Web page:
Activity 1: A Tool for Inquiry
Mars Exploration Project

What can I expect to get out of doing this activity?

The Mars Exploration Project uses experimentation, modeling, image analysis and Mars-Earth comparisons to provide students with the analytical tools and knowledge base for generating and investigating their own questions. In this activity, students create a physical model that enables them to study the ways flowing water affects a surface. This activity prepares students to look for water-shaped landforms in images of the Martian surface, and raises questions about whether water flowed on what today is a dry, frozen planet.
how long will it take?

5 hours total

  • Reading/Hands-On 1 hour
  • Initial Thoughts 1 hour
  • Local Study Group 1 hour
  • Further Reflection 2 hours
  • Assignments:

    mars tear image

    Estimated time: 20 minutes

    Read Activity 1 in the booklet Great Martian Floods (pp. 23-30), "How Does Flowing Water Shape a Surface?" Note how modeling and image analysis give students concrete experiences with the content and skill goals. Then, read Activity 2 to see how students can use a model as the basis of a series of experiments and investigate their own hypotheses.

    Activity 1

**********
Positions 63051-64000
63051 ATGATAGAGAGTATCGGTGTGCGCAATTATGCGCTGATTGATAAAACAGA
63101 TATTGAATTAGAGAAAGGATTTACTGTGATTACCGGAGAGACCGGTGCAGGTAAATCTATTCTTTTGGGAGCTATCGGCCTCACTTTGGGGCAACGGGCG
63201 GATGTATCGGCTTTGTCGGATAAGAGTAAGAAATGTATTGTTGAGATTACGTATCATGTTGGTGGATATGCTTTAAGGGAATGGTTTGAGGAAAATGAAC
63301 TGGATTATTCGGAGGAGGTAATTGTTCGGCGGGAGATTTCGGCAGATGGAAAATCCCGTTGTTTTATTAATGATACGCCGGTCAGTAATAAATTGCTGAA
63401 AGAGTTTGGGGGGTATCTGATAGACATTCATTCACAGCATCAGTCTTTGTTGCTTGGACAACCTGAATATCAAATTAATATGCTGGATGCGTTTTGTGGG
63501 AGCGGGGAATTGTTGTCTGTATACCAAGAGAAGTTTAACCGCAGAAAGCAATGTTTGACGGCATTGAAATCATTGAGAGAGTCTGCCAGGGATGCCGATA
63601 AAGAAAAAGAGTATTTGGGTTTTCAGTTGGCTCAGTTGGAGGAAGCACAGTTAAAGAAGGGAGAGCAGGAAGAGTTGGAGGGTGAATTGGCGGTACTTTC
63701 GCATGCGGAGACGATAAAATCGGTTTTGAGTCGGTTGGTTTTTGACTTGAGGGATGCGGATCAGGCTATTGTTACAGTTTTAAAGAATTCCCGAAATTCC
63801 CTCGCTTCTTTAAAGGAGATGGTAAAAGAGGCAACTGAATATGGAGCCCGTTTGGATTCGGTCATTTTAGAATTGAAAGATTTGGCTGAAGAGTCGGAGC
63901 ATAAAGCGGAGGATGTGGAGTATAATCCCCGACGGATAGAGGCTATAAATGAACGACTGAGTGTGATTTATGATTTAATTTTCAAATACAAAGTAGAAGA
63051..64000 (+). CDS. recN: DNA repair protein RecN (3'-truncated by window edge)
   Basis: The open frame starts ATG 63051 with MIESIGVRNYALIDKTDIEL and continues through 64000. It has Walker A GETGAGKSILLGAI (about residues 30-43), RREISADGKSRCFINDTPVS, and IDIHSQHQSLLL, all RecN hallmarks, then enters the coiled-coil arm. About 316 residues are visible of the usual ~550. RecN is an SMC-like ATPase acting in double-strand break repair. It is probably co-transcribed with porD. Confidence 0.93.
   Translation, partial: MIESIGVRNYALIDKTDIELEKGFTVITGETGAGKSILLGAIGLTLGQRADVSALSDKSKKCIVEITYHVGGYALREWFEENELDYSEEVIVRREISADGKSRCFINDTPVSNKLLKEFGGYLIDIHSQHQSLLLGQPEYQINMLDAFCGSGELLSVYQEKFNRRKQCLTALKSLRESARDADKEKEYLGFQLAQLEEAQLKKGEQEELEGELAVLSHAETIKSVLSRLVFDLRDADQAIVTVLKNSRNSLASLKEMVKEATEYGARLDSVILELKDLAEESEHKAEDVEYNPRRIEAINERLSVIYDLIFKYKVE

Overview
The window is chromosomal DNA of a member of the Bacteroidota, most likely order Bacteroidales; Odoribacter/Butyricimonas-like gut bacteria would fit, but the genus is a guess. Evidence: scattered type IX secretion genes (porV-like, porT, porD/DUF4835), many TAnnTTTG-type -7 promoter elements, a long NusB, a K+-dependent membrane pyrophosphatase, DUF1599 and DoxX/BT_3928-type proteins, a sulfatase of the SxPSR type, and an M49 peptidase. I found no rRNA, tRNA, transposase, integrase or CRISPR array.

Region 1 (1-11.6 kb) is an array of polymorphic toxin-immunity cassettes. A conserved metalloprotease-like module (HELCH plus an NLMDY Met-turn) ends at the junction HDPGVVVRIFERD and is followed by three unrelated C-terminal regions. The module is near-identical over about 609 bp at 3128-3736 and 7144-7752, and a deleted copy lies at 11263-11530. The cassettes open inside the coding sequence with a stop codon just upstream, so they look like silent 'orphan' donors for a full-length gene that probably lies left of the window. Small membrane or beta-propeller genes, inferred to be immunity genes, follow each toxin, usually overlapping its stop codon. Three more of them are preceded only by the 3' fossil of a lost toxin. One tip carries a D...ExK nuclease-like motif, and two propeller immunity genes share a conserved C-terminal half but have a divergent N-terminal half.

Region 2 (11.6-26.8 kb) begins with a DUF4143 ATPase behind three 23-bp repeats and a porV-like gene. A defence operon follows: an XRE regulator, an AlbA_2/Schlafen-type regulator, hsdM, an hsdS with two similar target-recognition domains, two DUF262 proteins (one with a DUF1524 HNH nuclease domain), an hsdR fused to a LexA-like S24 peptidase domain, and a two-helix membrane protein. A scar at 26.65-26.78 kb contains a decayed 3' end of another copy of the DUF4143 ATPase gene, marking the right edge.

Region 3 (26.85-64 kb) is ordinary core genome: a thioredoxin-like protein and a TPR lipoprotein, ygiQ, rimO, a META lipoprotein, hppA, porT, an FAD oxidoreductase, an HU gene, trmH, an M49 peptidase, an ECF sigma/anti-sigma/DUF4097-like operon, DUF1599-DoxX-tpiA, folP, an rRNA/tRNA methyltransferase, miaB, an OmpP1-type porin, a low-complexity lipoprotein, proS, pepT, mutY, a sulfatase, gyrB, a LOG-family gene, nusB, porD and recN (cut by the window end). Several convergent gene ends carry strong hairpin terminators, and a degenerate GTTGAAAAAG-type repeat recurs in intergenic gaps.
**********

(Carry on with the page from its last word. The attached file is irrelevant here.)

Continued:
TO DO Checklist

    __ Print this page!

    Readings & Hands On
    __ Read Activities 1 & 2 in Great Martian Floods.
    __ Try some of the modeling.

    Initial Thoughts
    __ Post your initial comments on Activity 1 and read some of the module-based discussion in the Mars Discussion area. Check out the personal Introductions and Tech FAQ discussions there too.

    Local Study Group Meeting
    __ Attend LSG meeting where colleagues share their new "tools" for inquiry.

    Further Reflection
    __ Visit the Mars Discussion area to read more of the dialogue and post additional comments.

    Estimated time: 40 minutes

    Modeling is a very important part of this curriculum. If you have some sand, a pitcher and a a planter tray, please do some of the modeling described in Activity 1, Part A. Follow Steps 1-10 in the Procedure, pages 27 and 28. To shorten the activity, use only two stream table angles, one above ten degrees and the other five degrees or less. See page 25 for the materials list.

    Look at the images of the Martian surface, especially images showing surface details such as Images 3-7 in the Mars Image Set. How do the shapes in the images compare to the shapes created in the stream table? Use Steps 1-4 in the "Applying the Model to Mars" activity, page 30, to guide your reflection. How did making a model affect your experience of looking at the images? Also, in reference to Activity 2, what is required to use physical models as the basis for an experiment?